Leads in all terror probes point to one source, Modi tells Pence
The Foreign Secretary said that Modi referred to his speech in Singapore in June at the Shangri-La Dialogue in which he had outlined India's vision of the Indo-Pacific
Prime Minister Narendra Modi on Wednesday raked up with US Vice President Mike Pence the issue of terrorism sponsored from Pakistan pointing out that "all the traces or all the leads in global terror attacks ultimately lead to a single source". During a meeting on the sidelines of the East Asia Summit here, Modi told Pence that political mainstreaming in Pakistan of people involved in terror activities should be a matter of concern for the international community.
The two leaders discussed a host of other issues including the roles of their respective nations in ensuring a free Indo-Pacific region and cooperation in defence and trade sectors. Briefing media after the meeting, Foreign Secretary Vijay Gokhale said during the discussion on terrorism, Pence referred to the coming 10th anniversary of the 2008 Mumbai Terror Attacks. "In this context he greatly appreciated the cooperation which has been built between the United States and India on counter-terrorism," Gokhale said.
"In response, the Prime Minister, while thanking him for these words also reminded him that in one way or another all the traces or all the leads in global terror attacks ultimately lead to a single source, a single place of origin," he added. "In that context he did point out that the mainstreaming of the people involved in Mumbai terror attacks in a political process which had taken place in a recent election in Pakistan should be a matter of serious concern not just to our two countries but to the international community."
This was a reference to the Mumbai terror attack mastermind Hafiz Saeed's party contesting the general elections in Pakistan in July this year. The Foreign Secretary said that Modi referred to his speech in Singapore in June at the Shangri-La Dialogue in which he had outlined India's vision of the Indo-Pacific. "We conveyed to Vice President Pence that his (Modi's) vision of Indo-Pacific was gaining acceptability and that we should utilise the upcoming East Asia Summit to further build up on that," Gokhale said.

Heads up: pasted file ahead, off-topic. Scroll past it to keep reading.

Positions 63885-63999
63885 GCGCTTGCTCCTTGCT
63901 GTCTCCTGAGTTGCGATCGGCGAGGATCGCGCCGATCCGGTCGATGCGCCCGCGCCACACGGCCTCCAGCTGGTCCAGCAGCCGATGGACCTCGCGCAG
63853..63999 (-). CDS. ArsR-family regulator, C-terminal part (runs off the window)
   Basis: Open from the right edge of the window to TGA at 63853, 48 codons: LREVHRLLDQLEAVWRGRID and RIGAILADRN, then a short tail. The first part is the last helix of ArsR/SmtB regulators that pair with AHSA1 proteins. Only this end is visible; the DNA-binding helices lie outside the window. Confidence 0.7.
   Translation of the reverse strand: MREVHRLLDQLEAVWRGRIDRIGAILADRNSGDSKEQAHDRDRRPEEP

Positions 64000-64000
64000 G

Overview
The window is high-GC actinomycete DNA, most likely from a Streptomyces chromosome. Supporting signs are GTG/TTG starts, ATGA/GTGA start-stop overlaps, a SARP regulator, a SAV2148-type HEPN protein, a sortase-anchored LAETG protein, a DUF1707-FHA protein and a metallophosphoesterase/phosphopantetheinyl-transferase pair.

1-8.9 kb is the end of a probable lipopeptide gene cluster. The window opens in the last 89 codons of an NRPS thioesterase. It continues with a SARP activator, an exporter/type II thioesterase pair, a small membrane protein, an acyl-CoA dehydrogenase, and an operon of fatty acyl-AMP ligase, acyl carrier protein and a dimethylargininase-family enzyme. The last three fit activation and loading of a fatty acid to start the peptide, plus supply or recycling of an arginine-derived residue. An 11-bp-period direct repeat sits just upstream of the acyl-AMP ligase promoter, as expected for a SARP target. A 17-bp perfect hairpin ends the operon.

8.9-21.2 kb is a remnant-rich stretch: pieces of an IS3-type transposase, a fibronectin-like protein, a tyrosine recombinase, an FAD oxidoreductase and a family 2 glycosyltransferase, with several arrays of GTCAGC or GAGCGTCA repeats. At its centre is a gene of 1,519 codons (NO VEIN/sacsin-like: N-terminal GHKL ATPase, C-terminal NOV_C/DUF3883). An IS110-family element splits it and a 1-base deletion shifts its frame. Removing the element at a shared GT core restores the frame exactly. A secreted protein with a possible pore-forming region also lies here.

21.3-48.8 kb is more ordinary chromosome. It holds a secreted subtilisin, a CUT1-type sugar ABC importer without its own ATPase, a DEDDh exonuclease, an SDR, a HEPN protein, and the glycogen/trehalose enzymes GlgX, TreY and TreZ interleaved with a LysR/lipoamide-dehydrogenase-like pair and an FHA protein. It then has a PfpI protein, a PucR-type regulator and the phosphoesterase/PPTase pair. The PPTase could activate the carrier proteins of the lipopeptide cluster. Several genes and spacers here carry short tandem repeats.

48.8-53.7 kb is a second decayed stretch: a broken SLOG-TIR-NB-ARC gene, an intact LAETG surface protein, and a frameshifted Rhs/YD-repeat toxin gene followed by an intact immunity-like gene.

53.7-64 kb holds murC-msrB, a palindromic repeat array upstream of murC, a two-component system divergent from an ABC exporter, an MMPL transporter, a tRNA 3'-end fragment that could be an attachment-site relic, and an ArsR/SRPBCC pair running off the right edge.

"Vice President Pence also spoke of a free and open Indo-Pacific," he said. "He felt that India's contribution in ensuring this would be important and we then discussed how both sides can strengthen cooperation in this area to ensure that this is an area of growth, of prosperity, of development and of benefit for the countries of the region in the future."
India and the US, along with Japan and Australia, are part of a quad revived in 2017 that seeks to work for peace and prosperity in the Indo-Pacific region. Gokhale said that trade-related matters also came up for a brief discussion during the Modi-Pence meeting. "Prime Minister remarked that in the last two years, the two years when President Trump assumed office, American exports to India have grown by 50 per cent," he said.
"It is perhaps one of the countries, perhaps the only one, of the top 10 countries with which the United States has a trade deficit where the deficit has actually reduced last year and is on course to further reduce this year and this is important from the perspective of the United States." With India starting to import oil and gas from the US, there was a lot of discussion on energy cooperation as well.
"We have begun importing oil and gas from United States," the Foreign Secretary said. "It is expected to be valued about $4 billion this year and we expressed our readiness to import more oil and more gas from the United States as a way of expanding our trade," he stated. Gokhale said that another area which both sides felt would be important on the economic front would be the defence sector.
"There of course both sides agreed that there had been a substantial enhancement in our defence relationship, in our imports of equipment from the United States but Prime Minister in particular stressed that there was a great opportunity for United States in India in making defence equipment and setting up defence industry in India," he said.
"Not only that India is a substantial market but because the way we are placed regionally we can become a hub for exports to the rest of the region." According to Gokhale, "there was appreciation of the outcomes of the recently held Ministerial 2+2 and on the follow up to the 2+2, both on the foreign policy side and on the defence side".
The first ever India-US 2+2 Ministerial Dialogue was held in New Delhi in September which was attended by External Affairs Minister Sushma Swaraj, Defence Minister Nirmala Sitharaman, US Secretary of State Mike Pompeo and Defence Secretary Jim Mattis.
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